OECD published the report on its business and finance outlook for 2018. The report highlights that the financial system risk is elevated and global standards are essential in managing cross-border infrastructure investment. The gradual normalization of monetary policy in an environment of growing debt will be a major test of whether the Basel III regulatory reforms have achieved their goal of ensuring safety and soundness in the financial system.
Although capital rules have been strengthened, the business models of systemically important banks have changed little since before the crisis of 2008, says the report. One gauge of interdependence, the notional value of over-the-counter (OTC) derivatives, was USD 532 trillion in the second half of 2017, only slightly below its pre-crisis peak of USD 586 trillion in late 2007. The report also highlights that the financial outlook will also be shaped by the ability of China to manage risks related to high indebtedness and leverage in its banking, shadow banking, and wealth management industries. The extent of non-performing loans in China is obscured by the lack of information about which assets are sitting in off-balance sheet vehicles. These could disrupt growth beyond China if further changes to the structure of financial markets and institutions are not considered in major advanced and emerging economies. According to the report, open and transparent regimes for cross-border investment are needed to reduce costs and increase options regarding technology.
Keywords: International, Banking, Insurance, Securities, Basel III, Shadow Banking, OTC Derivatives, China, OECD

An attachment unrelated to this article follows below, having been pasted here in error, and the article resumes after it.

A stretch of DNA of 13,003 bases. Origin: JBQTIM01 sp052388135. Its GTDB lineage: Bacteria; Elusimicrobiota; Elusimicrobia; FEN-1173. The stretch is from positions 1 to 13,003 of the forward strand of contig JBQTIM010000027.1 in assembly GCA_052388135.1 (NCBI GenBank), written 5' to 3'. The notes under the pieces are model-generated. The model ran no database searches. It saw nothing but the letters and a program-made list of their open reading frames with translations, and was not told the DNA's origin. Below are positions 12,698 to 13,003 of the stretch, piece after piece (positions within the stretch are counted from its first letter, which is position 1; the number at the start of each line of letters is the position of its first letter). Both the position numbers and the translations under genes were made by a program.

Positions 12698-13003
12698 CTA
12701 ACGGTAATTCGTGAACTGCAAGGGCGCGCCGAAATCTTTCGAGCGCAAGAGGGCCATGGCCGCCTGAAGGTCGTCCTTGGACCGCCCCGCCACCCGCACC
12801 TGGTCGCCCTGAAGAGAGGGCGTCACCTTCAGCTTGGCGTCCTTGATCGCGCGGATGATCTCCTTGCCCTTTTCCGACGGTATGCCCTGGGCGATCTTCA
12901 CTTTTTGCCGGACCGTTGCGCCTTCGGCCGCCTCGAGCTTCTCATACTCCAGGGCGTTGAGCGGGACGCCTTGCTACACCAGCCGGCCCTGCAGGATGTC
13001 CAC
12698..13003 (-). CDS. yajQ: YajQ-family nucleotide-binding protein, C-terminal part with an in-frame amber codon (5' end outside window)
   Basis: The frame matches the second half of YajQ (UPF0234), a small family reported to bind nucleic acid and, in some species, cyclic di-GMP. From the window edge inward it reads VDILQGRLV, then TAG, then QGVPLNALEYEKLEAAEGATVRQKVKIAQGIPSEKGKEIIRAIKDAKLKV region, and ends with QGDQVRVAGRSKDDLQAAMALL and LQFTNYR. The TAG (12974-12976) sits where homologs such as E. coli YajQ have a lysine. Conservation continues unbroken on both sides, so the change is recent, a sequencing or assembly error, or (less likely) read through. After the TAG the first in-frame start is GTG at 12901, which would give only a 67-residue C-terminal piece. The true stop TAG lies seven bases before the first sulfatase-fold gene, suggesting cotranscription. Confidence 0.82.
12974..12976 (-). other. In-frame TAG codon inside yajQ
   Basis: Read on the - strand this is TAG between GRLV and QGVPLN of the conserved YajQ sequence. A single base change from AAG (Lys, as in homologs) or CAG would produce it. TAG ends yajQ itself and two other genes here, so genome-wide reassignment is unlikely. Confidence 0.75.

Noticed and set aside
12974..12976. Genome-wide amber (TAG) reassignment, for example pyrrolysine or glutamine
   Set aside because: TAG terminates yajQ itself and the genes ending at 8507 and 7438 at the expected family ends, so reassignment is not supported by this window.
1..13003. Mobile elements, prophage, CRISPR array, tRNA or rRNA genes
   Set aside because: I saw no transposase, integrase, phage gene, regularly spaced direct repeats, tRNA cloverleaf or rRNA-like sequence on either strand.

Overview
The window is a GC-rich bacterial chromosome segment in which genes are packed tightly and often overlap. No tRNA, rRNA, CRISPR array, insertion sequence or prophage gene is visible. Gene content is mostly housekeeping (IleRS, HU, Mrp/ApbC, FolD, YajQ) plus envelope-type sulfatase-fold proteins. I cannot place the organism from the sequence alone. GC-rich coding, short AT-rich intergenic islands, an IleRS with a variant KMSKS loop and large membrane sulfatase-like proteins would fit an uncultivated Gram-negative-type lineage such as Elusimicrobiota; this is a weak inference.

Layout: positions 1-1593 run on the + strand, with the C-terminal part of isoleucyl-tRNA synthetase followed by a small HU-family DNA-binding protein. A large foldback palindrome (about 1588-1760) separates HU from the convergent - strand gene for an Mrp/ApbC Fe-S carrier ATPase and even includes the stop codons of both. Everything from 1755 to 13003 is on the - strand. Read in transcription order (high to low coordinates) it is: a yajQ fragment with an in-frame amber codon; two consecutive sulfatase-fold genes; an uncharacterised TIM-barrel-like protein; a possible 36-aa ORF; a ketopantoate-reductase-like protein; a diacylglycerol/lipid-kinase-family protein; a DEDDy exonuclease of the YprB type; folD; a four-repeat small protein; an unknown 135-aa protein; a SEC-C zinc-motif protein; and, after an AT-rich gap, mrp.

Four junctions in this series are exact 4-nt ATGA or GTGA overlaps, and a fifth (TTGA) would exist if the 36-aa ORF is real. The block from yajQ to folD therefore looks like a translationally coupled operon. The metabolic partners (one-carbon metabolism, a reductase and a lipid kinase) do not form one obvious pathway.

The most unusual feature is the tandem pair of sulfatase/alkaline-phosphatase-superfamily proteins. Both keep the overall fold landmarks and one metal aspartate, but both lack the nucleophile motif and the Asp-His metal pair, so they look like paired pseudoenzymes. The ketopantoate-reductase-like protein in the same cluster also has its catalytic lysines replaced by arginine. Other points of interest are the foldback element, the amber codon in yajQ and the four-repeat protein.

PRA, via the consultation paper CP12/20, proposed changes to its rules, supervisory statements, and statements of policy to implement certain elements of the Capital Requirements Directive (CRD5).
EIOPA published the financial stability report that provides detailed quantitative and qualitative assessment of the key risks identified for the insurance and occupational pensions sectors in the European Economic Area.
EBA published its risk dashboard for the first quarter of 2020 together with the results of the risk assessment questionnaire.
EBA announced that the next stress testing exercise is expected to be launched at the end of January 2021 and its results are to be published at the end of July 2021.
PRA published the consultation paper CP11/20 that sets out its expectations and guidance related to auditors’ work on the matching adjustment under Solvency II.
MAS published a statement guidance on dividend distribution by banks.
APRA updated its capital management guidance for banks, particularly easing restrictions around paying dividends as institutions continue to manage the disruption caused by COVID-19 pandemic.
FSB published a report that reviews the progress on data collection for macro-prudential analysis and the availability and use of macro-prudential tools in Germany.
EBA issued a statement reminding financial institutions that the transition period between EU and UK will expire on December 31, 2020; this will end the possibility for the UK-based financial institutions to offer financial services to EU customers on a cross-border basis via passporting.
SRB published guidance on operational continuity in resolution and financial market infrastructure (FMI) contingency plans.